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Column: Did we just leave the turkey brine outside all night?

As much as I would have liked to visit my mom for Thanksgiving last week, it was too difficult to deliver the paper in Three Forks on Wednesday and prepare to publish the December edition of the Lewis and Clark Journal.

Since traveling can be tricky with the papers, we have established a nice little routine for Thanksgiving and once were lucky enough to have three family members join in on the festivities.

The year my family came, my older sister made us all wear “turkey” hats, and before dinner, we had to put them on and say what we were thankful for. I can still see the look on my stepdad’s face when my sister told him skipping this would not be an option.

Once the paper is delivered on Wednesday, we always head to the store to pick up everything we need. We always get the turkey early so it can thaw, but other than that, we always seem to wait until the last minute. I don’t mind shopping, but being in a grocery store the day before Thanksgiving is chaotic. It almost feels like the apocalypse is happening, and I will have to report home with only three cans of artichoke hearts, a single jalapeno, and diapers. I always tell myself I will start picking up things for the meal in early November, but I never do. This year, I got potatoes, a box of stuffing, and rolls, so I at least knocked three things off the list that seemed to be three pages long.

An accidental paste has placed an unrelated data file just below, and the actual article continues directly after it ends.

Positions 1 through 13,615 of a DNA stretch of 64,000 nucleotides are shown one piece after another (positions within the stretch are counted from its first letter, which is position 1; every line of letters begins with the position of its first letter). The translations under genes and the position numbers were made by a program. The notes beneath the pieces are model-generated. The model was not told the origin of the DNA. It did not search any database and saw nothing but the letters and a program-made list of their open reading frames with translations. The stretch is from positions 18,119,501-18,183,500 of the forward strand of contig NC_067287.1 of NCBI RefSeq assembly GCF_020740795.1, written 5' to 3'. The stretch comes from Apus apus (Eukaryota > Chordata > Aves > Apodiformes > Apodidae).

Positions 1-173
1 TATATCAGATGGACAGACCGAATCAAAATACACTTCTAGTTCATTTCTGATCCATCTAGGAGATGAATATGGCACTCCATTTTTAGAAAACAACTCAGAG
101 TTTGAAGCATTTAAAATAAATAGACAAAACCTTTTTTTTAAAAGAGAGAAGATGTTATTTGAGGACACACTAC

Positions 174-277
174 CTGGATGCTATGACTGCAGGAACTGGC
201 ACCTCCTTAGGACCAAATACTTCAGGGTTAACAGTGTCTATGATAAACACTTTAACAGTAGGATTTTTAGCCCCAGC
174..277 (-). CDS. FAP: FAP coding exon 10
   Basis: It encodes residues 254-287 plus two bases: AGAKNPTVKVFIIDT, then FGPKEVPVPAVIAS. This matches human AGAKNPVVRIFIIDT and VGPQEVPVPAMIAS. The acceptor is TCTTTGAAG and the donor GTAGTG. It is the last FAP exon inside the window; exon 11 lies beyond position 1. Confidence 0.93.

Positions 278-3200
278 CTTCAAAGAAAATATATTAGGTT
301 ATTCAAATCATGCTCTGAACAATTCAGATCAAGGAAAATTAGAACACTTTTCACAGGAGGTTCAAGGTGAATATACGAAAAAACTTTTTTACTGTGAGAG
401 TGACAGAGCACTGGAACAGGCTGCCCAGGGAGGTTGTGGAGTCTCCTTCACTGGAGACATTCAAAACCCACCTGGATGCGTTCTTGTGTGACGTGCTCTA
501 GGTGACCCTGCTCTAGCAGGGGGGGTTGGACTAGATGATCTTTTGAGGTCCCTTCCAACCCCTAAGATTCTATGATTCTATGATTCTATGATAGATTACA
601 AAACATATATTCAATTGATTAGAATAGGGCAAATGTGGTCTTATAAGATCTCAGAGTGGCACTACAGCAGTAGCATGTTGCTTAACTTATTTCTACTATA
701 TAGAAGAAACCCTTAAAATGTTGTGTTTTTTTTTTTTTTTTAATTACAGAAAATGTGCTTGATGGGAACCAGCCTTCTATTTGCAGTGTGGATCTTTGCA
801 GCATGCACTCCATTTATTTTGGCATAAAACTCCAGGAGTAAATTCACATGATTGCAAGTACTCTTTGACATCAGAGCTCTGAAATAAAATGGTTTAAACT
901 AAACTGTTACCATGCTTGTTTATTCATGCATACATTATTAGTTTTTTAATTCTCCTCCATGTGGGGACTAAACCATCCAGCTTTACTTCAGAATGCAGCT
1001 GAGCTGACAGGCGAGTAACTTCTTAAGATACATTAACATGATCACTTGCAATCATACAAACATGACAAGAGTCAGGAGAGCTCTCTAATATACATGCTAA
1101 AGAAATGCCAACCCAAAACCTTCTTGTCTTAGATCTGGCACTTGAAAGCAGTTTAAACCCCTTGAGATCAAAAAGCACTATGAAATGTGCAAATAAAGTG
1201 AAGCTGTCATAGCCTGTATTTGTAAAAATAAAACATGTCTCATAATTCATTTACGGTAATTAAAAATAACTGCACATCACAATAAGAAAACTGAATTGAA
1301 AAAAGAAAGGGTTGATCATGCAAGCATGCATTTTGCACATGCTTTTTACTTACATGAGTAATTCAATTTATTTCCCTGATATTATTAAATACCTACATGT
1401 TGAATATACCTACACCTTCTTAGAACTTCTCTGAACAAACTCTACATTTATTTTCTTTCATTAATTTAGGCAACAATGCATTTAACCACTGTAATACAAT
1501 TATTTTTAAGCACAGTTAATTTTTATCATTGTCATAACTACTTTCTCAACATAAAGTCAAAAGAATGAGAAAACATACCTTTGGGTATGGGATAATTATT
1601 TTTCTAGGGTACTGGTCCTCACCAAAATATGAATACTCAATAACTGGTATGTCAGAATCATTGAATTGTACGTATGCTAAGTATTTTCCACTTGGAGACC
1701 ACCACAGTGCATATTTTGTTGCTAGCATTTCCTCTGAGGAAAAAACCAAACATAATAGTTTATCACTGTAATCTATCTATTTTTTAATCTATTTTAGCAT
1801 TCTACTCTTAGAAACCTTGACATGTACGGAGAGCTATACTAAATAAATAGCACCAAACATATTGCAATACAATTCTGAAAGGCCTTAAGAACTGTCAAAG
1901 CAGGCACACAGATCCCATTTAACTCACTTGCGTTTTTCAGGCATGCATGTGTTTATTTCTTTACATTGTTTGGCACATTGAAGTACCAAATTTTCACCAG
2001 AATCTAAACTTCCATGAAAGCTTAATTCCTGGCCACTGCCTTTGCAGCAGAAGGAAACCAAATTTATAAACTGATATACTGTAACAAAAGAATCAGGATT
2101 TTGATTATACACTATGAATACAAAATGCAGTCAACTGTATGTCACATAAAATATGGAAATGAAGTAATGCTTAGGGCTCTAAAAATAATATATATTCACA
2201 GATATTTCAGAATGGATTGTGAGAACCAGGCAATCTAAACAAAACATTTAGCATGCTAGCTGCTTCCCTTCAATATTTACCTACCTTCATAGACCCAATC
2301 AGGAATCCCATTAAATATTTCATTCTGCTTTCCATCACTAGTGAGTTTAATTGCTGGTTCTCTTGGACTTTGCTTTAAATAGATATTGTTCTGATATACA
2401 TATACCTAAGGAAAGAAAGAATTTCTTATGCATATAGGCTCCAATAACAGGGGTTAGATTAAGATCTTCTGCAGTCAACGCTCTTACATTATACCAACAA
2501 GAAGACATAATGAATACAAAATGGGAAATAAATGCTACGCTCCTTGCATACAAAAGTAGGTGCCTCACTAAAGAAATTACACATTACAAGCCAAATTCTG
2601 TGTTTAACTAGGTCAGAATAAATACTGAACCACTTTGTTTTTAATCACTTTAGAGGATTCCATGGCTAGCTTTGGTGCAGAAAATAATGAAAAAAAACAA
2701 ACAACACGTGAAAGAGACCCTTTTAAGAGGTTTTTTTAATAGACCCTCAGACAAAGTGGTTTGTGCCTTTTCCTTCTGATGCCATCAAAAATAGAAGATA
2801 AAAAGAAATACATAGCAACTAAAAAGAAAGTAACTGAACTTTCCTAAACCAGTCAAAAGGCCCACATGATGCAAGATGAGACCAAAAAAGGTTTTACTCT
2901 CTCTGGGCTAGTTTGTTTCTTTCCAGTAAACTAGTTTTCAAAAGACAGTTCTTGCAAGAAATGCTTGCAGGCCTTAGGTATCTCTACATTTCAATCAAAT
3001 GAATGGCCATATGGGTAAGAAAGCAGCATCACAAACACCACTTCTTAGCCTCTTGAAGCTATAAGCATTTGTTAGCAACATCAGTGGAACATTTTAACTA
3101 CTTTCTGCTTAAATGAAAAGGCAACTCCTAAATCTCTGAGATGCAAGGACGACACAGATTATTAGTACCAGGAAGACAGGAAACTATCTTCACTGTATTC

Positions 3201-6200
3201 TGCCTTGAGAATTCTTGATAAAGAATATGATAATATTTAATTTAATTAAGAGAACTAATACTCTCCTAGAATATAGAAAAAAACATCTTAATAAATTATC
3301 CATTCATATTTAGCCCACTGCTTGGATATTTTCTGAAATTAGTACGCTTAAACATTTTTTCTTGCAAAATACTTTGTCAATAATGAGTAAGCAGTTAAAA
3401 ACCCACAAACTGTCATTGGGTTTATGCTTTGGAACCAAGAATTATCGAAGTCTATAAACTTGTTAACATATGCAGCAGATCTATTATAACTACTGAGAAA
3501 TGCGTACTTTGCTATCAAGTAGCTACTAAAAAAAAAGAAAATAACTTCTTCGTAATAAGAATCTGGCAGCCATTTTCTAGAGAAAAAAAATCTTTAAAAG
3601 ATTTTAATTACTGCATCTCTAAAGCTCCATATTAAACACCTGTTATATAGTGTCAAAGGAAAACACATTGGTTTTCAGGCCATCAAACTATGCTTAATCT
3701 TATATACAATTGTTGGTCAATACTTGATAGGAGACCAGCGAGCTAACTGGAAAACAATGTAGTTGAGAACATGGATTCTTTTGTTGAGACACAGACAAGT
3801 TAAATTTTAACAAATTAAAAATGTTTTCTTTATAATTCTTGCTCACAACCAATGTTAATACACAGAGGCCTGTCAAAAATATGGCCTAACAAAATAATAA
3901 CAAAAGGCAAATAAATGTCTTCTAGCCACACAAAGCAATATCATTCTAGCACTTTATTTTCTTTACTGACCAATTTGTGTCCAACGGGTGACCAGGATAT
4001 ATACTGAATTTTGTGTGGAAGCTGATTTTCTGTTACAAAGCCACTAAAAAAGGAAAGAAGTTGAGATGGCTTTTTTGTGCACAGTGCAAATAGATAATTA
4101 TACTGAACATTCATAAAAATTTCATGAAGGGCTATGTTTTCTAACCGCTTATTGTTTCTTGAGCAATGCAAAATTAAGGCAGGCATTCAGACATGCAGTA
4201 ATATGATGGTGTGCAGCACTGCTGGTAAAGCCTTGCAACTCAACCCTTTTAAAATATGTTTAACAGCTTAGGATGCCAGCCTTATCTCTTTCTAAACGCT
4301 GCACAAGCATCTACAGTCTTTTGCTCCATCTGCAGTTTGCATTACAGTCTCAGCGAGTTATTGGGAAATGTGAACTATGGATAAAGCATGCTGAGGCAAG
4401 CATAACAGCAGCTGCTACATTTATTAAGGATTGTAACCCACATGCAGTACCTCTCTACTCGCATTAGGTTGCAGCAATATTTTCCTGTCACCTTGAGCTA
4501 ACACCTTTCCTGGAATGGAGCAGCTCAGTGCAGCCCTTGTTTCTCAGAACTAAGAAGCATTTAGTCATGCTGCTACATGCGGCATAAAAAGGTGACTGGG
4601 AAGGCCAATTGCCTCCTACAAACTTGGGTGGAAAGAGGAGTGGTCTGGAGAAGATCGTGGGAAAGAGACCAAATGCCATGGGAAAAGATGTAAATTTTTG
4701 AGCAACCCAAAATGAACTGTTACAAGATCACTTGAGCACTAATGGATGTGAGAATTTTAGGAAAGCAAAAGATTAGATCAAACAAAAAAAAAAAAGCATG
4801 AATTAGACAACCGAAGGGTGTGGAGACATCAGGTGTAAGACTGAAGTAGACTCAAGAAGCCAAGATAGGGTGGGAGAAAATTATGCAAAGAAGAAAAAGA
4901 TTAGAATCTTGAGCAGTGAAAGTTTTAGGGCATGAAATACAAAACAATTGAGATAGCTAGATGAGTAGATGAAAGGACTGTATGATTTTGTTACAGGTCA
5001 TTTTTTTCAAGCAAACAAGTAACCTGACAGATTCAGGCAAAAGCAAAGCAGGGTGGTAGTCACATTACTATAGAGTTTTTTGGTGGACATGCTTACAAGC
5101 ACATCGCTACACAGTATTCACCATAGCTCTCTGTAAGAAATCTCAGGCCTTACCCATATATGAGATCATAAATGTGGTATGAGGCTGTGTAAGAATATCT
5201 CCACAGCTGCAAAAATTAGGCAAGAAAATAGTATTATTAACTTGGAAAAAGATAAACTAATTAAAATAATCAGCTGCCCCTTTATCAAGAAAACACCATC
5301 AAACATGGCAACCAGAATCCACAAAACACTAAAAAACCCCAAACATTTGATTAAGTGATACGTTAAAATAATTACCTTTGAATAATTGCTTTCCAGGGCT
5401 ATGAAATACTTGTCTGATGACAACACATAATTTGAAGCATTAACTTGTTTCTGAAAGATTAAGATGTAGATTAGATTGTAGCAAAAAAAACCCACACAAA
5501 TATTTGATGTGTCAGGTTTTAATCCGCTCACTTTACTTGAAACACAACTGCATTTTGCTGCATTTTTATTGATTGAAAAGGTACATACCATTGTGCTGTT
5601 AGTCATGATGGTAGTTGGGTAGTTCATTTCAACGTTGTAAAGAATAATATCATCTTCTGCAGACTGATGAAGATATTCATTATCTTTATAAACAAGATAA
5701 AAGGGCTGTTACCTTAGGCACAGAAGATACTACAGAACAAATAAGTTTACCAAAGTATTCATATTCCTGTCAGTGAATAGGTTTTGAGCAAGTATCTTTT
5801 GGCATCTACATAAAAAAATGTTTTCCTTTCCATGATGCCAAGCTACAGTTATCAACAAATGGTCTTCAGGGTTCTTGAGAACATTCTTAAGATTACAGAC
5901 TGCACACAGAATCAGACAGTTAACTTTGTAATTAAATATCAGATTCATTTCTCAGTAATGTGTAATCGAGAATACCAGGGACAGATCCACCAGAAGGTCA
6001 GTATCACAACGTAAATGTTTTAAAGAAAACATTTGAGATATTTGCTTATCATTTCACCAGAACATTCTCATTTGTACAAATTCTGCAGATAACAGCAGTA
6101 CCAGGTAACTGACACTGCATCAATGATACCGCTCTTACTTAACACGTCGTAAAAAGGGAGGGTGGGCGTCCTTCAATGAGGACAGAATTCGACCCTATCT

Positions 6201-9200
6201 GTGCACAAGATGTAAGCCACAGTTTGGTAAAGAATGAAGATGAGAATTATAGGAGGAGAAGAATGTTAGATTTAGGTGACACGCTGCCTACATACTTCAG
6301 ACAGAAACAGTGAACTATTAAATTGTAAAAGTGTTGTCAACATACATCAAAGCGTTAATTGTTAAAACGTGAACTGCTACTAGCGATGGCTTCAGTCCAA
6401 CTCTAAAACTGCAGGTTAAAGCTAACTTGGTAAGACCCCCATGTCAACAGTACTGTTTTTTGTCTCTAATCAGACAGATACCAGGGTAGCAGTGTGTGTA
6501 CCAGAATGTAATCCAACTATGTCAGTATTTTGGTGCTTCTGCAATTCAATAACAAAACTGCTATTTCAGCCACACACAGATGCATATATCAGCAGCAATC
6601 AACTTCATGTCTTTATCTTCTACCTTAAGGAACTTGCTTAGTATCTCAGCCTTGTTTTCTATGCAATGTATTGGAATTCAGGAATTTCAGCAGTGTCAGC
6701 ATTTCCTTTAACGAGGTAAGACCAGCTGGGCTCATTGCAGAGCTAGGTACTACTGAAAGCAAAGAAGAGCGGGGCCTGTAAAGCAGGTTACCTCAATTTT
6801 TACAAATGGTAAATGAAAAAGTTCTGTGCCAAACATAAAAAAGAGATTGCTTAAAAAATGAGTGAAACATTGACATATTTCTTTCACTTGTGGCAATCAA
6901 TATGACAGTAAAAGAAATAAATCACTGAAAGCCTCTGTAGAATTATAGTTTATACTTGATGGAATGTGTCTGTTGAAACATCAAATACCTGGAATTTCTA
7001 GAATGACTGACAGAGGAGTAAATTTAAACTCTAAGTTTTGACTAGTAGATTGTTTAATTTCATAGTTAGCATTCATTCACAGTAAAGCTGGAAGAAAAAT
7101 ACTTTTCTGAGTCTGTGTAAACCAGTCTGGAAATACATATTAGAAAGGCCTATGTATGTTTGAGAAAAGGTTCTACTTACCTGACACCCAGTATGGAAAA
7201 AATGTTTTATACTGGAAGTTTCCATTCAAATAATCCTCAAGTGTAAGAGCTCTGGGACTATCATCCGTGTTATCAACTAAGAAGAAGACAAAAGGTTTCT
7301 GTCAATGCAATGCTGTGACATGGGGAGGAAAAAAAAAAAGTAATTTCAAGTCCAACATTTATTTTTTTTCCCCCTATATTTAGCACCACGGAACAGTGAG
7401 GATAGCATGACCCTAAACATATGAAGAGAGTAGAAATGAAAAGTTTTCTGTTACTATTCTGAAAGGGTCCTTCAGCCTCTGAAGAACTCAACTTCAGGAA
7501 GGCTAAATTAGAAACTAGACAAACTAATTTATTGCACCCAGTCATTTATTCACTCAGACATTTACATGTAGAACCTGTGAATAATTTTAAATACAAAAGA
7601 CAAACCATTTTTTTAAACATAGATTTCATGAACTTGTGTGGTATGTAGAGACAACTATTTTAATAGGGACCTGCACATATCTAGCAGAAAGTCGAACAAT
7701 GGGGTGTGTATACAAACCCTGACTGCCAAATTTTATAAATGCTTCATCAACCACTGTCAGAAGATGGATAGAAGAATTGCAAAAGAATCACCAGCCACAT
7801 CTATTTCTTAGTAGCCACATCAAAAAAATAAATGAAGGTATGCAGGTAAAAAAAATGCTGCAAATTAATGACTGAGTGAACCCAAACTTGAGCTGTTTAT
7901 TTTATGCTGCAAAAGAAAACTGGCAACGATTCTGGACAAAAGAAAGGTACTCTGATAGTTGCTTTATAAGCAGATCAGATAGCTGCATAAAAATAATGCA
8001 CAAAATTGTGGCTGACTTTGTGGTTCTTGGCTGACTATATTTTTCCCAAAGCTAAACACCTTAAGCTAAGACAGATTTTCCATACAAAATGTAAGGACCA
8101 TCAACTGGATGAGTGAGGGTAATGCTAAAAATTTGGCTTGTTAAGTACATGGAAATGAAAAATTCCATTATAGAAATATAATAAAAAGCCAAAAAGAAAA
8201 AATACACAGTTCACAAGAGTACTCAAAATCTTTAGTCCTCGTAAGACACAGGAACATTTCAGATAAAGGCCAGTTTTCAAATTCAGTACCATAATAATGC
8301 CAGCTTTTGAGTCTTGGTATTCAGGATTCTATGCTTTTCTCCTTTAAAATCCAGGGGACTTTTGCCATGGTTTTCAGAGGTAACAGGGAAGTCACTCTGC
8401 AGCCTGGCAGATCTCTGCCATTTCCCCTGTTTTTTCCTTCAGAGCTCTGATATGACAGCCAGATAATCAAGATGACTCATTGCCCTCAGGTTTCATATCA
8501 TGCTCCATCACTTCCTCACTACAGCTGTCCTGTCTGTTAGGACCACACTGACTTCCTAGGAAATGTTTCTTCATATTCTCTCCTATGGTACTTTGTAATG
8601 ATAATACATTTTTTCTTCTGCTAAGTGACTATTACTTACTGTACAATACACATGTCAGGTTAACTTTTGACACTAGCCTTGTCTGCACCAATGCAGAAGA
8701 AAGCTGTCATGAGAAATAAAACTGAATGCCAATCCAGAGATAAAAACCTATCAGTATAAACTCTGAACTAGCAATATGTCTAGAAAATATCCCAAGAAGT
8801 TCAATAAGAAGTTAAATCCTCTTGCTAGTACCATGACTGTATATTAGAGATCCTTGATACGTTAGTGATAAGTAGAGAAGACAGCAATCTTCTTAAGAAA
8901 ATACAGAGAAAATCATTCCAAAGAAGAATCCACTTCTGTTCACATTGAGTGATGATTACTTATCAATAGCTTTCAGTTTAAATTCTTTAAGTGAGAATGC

Once we navigate through the chaos, we get home and prepare for the next day’s meal. We figure it’s better to get ahead of things than try to do it all on Thursday morning.

The preparation usually includes having a few drinks, which certainly makes something like getting stuffing done a lot more pleasant. We always like to brine our turkey, but on one occasion, we started a bit later with this step and put a huge pot outside to cool a little bit so it wouldn’t heat the turkey. It turns out having a few drinks was probably not a good idea this year because we left the pot of brine outside overnight. The turkey still turned out great, but we learned a valuable lesson about starting the brining process a bit earlier.

With much prep work out of the way, Thanksgiving morning is usually a breeze. I do a lot of the cooking at the house, but I stay far away from the bird. I like to tell anyone who will listen that Melissa makes the best turkey in the lower 48, so I just let her do her magic. The kids always hate when I say “moist,” but it is the only way I can describe her turkey.

Usually, around 10 a.m., I start getting really hungry and get into the deviled eggs. Since there are only three of us, we don’t get out of control with sides, but I will start a riot if there are no deviled eggs. My reaction to no eggs would be as bad a kid who was told he had to leave Chuck E. Cheese after only getting a slice of their awful pizza and not getting to play any games.

Many people will not eat until at least three, but we usually eat early. Two years ago, we ate before 1 p.m., which seemed a little bit early but did allow me to have a second dinner at about 6 p.m.

While I miss being around my family on Thanksgiving, I enjoy having dinner at my house because I get leftovers.

My aunt in Wyoming hosts a massive dinner for up to 40 people, but I always feel sad when I leave her house without any turkey. As much as I like a turkey dinner, I might even enjoy the sandwiches with the leftovers more.

I’m hoping next year we have family come and join us. Perhaps they could remind us not to leave the brine outside all night. I wonder if we still have the “turkey” hats somewhere?